Making a Federal Case of Assisted Suicide

When can individual states do what they want, and when must they follow uniform federal policy? This has always been a hot topic in our dual system of state and federal government, and even more so

Feb 8, 2006 at 2:06 pm

When can individual states do what they want, and when must they follow uniform federal policy? This has always been a hot topic in our dual system of state and federal government, and even more so in recent years.

As U.S. Supreme Court Justice Anthony Kennedy wrote in 2003, "A basic principle of federalism is that each state may make its own reasoned judgment about what conduct is permitted or proscribed within its borders." But at other times Congress tells the states, "Sorry, you have to do it our way."

These turf issues can become heated. Let's take assisted suicide as an example.

There is no federal law banning physician-assisted suicide, although Congress could certainly legislate in this field. In 1997, in a majority opinion upholding a Washington law banning physician-assisted suicide, the late Chief Justice William Rehnquist encouraged individual states to continue to debate "the morality, legality and practicality of physician-assisted suicide." In a separate concurrence in that same case, Justice Sandra Day O'Connor agreed that the individual states, which have historically been encouraged to serve as laboratories for experimentation, were the best place to deal with the difficult end-of-life decisions.

At present, Oregon is the only state that permits physician-assisted suicide.

In 1994 and again in 1997, the citizens of Oregon passed the Death With Dignity Act, which allows doctors to prescribe but not administer lethal drugs to competent, terminally ill patients under very strictly regulated circumstances.

John Ashcroft is personally uncomfortable with the notion of physician-assisted suicide. When he was a U.S. Senator, he supported unsuccessful legislative efforts to prevent assisted suicide. When he became U.S. Attorney General, he figured out a better way.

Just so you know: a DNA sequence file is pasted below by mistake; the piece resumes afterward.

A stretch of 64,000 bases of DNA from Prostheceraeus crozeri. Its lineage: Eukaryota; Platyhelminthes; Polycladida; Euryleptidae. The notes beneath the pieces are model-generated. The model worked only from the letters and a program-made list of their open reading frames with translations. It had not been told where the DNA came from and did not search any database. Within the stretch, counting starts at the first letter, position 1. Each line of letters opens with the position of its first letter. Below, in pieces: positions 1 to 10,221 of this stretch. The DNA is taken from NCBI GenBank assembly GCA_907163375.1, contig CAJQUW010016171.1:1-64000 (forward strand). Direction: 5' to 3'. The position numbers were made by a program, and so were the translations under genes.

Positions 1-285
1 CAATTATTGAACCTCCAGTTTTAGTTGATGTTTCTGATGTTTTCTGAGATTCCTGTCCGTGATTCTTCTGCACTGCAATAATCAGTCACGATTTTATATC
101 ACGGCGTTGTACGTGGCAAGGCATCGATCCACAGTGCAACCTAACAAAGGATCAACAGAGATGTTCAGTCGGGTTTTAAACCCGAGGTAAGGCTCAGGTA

Back in 1970, Congress passed the Controlled Substances Act (CSA). In doing so, Congress was concerned with illegal drug trafficking and with drug abuse. To deal with these problems, controlled substances are classified into five schedules, based on medicinal value, harmfulness and potential for addiction and abuse. The mechanism for how drugs are scheduled or transferred from one category to another is covered in the act.

Schedule I drugs have a high potential for abuse and no currently recognized medical use. Heroin, peyote and mescaline are schedule I drugs. For the record, so is marijuana.

Many drugs on the other four schedules have completely useful and legitimate medical purposes and are commonly prescribed by doctors in routine medical care. An example of a schedule III drug is Vicodin. An example of a schedule IV drug is Valium.

Scheduled drugs are available only by prescription. Any prescription for these drugs must be for a legitimate medical purpose. Doctors who prescribe scheduled drugs must be registered with the attorney general and must comply with his rules and regulations. Dispensing controlled substances without a valid prescription is a federal crime.

In 2001, U.S. Attorney General Ashcroft issued an interpretative rule stating that prescribing scheduled drugs to assist suicide was not a legitimate medical purpose. Barbiturates, the most commonly prescribed drugs for assisted suicide, are schedule II controlled substances.